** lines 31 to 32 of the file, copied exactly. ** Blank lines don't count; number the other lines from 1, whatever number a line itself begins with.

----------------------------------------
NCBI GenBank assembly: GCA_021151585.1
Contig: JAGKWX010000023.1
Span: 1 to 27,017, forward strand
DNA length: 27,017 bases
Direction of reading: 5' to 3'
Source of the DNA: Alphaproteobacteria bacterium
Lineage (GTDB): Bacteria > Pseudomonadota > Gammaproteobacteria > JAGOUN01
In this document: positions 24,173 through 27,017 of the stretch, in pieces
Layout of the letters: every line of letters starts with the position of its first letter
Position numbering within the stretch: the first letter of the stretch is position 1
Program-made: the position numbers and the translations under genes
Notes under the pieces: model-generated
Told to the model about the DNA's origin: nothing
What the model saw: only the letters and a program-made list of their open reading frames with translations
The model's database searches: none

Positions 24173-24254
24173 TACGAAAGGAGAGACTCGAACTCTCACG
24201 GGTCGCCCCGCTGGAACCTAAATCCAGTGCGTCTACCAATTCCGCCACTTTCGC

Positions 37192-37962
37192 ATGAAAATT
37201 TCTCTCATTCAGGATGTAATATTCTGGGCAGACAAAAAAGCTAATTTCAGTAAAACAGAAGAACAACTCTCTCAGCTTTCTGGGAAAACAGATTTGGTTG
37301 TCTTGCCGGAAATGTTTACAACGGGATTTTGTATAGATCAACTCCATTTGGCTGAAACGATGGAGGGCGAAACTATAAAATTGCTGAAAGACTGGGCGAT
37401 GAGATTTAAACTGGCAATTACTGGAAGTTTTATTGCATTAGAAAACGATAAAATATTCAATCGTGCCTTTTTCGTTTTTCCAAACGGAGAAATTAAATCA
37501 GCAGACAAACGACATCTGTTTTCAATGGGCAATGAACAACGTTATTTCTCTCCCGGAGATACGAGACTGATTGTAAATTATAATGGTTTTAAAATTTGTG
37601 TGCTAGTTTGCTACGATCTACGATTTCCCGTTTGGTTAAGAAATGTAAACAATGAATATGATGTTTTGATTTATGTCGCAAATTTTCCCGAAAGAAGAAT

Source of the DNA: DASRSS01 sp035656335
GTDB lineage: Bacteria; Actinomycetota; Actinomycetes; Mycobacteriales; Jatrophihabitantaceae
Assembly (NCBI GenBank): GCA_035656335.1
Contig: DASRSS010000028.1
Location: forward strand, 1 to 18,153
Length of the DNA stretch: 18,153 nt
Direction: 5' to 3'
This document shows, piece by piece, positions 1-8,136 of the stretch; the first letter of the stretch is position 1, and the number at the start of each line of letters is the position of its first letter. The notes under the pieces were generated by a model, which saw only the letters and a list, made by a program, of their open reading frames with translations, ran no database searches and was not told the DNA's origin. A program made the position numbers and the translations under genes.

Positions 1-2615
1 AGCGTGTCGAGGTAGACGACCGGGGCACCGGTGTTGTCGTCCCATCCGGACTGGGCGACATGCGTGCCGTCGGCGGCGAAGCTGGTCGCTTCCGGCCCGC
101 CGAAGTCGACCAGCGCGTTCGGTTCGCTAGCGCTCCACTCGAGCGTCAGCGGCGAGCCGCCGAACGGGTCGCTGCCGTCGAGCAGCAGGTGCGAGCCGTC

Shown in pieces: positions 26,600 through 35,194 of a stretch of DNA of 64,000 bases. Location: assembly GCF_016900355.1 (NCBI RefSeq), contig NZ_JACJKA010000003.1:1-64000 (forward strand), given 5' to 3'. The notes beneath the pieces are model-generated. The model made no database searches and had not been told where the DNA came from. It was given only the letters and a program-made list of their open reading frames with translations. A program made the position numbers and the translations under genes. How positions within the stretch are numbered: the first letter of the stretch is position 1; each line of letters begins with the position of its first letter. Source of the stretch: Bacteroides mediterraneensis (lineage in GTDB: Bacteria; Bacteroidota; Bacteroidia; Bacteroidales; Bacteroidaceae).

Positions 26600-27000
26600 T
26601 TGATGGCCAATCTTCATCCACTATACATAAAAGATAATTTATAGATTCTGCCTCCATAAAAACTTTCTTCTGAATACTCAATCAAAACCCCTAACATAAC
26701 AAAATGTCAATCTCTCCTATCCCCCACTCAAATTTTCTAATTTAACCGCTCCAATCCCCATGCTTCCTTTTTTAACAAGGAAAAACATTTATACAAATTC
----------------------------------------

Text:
Length of the DNA stretch: 18,153 nt
Direction: 5' to 3'